On May 7 the Ontario Securities Commission (OSC) announced that it will join in on the ban on deferred sales charge (DSC) sales of mutual funds, which the rest of the Canadian Securities Administrators (CSA) announced in February 2020. The ban is expected to be effective June 1, 2022 and will be achieved through a prohibition on the payment by fund organizations of upfront sales commissions to dealers. Like The Beatles in their Yellow Submarine, the CSA will be all together now in their ban of DSCs. The CSA’s multilateral ban, not including the OSC, was discussed in our February 2020 Bulletin.
The OSC reported that it received support for a harmonized DSC ban from industry stakeholders who commented on the OSC’s Proposed Rule 81-502 Restrictions on the Use of the Deferred Sale Charge Option for Mutual Funds, published in February 2020 (the Proposed Rule). The Proposed Rule would not have banned DSCs, but rather imposed restrictions on the use of DSCs. Among other things, the restrictions would have limited redemption schedules to three years and dealers would have been prohibited from selling funds with a DSC option to clients who were either aged 60 or over or had an investment horizon shorter than the DSC schedule.
The OSC received 34 comment letters on the Proposed Rule. Approximately 70% of commenters advocated for a complete ban of DSCs and urged the OSC to harmonize the rules with the CSA. Commenters expressed concern that the Proposed Rule would create a two-tiered regulatory approach, which would create compliance issues, be costly and burdensome to implement and monitor, and cause market inefficiency. Commenters also expressed concern that even with the restrictions under the Proposed Rule, there would still be negative investor outcomes with the DSC option. The OSC also noted that mutual funds with the DSC option have been in net redemptions since 2016 and had a total net outflow of $3.34 billion in Canada during 2020. During the same time, there was a total net inflow of $23 billion into mutual funds with no-load options. The OSC also noted that with advances in industry innovation, Ontario investors have access to affordable investment options, including no-load funds and exchange-traded funds that are available to investors of all account sizes. Approximately 25% of the commenters expressed support for the Proposed Rule and provided suggestions on the proposed restrictions.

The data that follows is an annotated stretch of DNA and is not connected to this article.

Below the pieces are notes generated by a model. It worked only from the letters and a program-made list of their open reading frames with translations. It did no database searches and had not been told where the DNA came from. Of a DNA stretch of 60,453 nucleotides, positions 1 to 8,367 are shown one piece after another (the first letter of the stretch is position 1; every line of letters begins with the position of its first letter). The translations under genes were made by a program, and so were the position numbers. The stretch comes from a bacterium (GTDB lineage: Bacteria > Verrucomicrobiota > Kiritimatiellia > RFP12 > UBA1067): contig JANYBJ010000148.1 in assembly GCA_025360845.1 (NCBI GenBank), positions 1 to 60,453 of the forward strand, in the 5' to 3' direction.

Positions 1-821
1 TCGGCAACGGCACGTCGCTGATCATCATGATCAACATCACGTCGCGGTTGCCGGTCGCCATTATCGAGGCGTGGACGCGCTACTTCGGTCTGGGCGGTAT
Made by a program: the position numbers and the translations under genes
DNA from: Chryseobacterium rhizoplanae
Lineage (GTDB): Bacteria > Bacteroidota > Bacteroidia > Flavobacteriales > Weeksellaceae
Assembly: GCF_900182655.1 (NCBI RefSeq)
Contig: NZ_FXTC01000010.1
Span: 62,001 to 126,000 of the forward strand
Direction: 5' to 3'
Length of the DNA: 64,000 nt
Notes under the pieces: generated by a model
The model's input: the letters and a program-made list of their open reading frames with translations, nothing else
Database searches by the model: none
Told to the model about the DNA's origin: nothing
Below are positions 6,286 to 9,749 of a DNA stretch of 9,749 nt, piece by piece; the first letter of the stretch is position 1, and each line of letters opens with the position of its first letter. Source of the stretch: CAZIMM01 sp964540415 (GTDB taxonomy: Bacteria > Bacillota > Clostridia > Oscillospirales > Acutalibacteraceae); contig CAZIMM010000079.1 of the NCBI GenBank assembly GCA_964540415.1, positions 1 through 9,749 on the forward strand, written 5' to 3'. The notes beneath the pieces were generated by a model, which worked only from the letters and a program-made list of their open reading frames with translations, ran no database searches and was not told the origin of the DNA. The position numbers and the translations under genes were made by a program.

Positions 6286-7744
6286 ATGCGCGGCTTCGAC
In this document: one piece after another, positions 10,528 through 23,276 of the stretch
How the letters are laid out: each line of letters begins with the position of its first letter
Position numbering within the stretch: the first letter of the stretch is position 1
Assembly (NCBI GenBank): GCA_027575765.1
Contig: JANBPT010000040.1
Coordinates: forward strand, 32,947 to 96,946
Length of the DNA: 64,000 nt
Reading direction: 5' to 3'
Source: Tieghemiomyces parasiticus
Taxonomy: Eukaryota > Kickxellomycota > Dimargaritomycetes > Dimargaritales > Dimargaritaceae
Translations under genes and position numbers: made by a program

One of the arguments in favour of DSCs is that they help smaller investors access financial advice that they would not otherwise be able to receive. DSCs help pay for upfront commissions paid by fund mangers to advisers. The argument is that, with the upfront commission, the adviser can afford to deliver appropriate advice and guidance to investors over several years. This would be the case even for clients with smaller accounts, where the adviser might otherwise not be able to afford to service that client.
With the announcement on May 7, the OSC also published OSC Staff Notice 81-731 Next Steps on Deferred Sales Charges. The OSC will now bring forward final amendments to National Instrument 81-105 Mutual Fund Sales Practices that will prohibit fund organizations from paying upfront sales commissions to dealers. The prohibition on the payment by fund organizations of upfront commission to dealers will result in the discontinuation of all forms of the DSC option, including low-load options. The redemption schedules for mutual fund investments purchased under a DSC option before June 1, 2022 will be allowed to run their course until their scheduled expiry.
May 31, 2021